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In February 2013, the National Institute for Clinical Excellence (NICE) published a quality standard on the diagnosis and treatment of asthma in adults, young people and children aged 12 months and older.1
This is the 25th quality standard published by NICE since the start of the programme in 2010. NICE describes quality standards as designed to drive and measure high-priority quality improvements within a particular area of care. Each standard consists of a set of specific, concise and measurable statements, underpinned by the best-available existing evidence such as a NICE guideline or a NICE accredited evidence source—for asthma this is British Thoracic Society/Scottish Intercollegiate Guideline Network (BTS/SIGN) Guideline on the management of asthma.2 The published standard also includes supporting materials, such as details of definitions, data sources and the measures of quality necessary for implementation.
Among children in the UK, asthma is the commonest chronic medical condition and the commonest reason for an acute medical admission to hospital. Asthma UK estimates that there are currently 1.1 million children in the UK (1 in 11) receiving treatment for asthma. There is substantial morbidity reflected in hospital admissions, interference with activity and ongoing symptoms.3 Each year, the National Health Service (NHS) is estimated to spend around ₤1 billion treating and caring for people with asthma, with the cost of treating a child higher than that of treating an adult. So there is no real debate about the priority or the need to improve outcomes and the overall quality of life of children with asthma.4 The hope is that these standards when delivered should contribute towards improvements in the effectiveness, quality and safety and experience of care for people with asthma.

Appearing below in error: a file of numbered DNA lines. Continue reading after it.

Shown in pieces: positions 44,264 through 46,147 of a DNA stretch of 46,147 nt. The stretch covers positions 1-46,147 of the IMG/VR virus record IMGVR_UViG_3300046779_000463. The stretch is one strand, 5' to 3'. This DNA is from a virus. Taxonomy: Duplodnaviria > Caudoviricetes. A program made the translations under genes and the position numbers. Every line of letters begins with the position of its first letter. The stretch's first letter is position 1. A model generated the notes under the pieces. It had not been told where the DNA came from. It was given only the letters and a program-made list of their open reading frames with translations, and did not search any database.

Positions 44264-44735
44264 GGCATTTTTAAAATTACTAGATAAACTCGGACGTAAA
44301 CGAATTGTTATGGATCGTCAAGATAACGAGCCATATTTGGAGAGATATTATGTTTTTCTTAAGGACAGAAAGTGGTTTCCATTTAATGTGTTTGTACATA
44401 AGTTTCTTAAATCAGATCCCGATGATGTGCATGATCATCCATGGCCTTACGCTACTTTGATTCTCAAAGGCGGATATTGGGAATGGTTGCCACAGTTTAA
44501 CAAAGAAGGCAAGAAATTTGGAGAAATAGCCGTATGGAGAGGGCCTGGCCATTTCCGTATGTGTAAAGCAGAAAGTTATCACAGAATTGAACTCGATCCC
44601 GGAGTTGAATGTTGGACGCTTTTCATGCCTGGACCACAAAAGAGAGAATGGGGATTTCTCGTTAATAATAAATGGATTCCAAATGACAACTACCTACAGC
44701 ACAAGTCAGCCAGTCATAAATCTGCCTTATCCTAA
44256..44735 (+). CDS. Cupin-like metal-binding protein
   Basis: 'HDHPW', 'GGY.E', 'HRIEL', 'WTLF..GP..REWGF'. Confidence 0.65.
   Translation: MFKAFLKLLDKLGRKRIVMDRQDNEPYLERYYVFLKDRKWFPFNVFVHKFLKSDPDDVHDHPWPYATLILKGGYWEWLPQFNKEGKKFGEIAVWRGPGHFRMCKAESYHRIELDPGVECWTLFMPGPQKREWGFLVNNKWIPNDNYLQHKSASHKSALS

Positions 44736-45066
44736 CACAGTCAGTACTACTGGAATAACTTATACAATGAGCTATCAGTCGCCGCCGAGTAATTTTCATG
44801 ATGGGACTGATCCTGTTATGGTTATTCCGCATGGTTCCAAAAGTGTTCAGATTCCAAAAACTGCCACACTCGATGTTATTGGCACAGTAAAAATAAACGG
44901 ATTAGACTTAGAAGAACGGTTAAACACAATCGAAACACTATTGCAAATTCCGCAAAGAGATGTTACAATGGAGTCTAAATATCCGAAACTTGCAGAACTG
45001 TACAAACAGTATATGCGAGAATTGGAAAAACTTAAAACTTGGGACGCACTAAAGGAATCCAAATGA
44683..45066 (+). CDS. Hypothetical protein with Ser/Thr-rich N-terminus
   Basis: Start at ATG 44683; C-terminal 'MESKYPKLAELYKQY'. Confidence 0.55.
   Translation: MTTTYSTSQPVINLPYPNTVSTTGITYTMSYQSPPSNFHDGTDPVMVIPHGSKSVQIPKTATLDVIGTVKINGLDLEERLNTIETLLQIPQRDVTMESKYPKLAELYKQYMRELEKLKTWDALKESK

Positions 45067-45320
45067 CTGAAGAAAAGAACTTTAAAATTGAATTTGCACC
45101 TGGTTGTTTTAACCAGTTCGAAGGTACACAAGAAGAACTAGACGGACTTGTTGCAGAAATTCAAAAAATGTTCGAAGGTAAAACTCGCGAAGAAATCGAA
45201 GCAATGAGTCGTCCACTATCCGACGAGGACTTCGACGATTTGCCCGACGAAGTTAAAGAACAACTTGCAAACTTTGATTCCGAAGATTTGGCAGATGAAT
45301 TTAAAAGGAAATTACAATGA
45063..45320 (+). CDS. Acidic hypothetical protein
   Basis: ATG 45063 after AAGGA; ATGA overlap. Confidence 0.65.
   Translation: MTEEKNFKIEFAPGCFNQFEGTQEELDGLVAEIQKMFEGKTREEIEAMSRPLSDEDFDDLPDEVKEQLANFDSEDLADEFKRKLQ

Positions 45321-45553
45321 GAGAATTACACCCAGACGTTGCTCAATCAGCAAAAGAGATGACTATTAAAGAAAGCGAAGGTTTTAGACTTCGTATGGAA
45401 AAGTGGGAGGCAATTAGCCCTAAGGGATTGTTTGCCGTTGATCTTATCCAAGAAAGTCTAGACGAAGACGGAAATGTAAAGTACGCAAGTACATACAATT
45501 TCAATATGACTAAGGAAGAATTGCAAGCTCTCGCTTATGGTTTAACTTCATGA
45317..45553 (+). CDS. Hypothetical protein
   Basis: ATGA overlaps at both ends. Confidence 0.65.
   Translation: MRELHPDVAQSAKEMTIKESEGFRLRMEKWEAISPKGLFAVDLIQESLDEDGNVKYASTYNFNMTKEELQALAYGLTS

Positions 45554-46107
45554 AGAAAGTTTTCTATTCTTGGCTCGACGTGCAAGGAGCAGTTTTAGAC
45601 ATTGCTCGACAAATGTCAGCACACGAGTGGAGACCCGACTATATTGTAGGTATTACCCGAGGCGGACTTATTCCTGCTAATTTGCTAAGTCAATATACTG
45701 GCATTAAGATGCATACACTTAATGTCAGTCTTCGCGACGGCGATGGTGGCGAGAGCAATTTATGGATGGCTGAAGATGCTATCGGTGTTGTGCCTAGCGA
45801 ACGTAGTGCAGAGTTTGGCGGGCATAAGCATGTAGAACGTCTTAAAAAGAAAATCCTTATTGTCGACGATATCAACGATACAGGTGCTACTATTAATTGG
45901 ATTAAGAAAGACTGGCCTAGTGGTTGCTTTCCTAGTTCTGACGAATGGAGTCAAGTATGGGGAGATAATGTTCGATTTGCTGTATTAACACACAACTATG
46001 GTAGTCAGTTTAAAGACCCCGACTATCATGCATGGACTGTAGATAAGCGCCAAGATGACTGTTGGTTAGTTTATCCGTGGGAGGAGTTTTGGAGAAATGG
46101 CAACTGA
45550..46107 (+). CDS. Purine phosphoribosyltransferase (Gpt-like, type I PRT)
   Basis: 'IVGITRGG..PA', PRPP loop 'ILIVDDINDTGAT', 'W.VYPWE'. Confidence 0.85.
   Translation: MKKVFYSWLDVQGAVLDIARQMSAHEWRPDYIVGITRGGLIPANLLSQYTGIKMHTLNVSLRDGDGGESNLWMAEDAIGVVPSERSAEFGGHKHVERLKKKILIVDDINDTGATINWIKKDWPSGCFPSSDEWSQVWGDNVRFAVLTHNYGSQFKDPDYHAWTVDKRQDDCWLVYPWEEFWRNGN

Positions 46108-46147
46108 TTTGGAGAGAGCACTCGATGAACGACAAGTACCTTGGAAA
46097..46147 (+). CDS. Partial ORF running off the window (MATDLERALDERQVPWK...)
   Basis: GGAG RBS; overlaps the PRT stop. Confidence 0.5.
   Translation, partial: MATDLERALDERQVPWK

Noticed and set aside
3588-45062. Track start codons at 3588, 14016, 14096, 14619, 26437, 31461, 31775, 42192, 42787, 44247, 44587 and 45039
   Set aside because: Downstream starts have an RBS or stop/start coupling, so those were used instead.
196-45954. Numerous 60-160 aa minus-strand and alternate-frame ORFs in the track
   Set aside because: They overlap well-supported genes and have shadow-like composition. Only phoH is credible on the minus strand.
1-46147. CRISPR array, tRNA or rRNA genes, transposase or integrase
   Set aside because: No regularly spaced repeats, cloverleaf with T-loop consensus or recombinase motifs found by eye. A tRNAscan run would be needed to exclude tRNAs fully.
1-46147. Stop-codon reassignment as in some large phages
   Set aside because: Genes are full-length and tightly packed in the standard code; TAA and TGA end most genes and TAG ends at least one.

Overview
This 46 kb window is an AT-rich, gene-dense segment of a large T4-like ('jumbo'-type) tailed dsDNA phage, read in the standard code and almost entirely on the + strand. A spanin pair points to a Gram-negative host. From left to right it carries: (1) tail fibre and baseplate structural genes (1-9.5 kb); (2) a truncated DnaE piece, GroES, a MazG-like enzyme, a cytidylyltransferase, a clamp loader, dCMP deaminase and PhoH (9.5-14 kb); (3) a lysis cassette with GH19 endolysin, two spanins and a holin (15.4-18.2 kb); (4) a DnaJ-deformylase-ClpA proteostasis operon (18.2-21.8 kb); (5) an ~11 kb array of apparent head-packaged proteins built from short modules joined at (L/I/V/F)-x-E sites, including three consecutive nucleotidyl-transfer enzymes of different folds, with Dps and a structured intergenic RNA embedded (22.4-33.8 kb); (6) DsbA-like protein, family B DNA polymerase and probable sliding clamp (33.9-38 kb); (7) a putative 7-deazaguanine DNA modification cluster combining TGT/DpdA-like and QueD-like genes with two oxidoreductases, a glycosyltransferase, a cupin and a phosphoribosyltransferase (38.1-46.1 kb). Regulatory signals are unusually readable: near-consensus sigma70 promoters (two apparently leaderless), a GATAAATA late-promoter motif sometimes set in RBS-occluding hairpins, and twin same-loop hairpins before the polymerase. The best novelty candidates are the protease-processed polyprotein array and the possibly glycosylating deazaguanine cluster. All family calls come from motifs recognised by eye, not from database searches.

What are the asthma quality statements?
The asthma quality standard comprises 11 quality statements that taken together cover the gamut of asthma care (box 1 …
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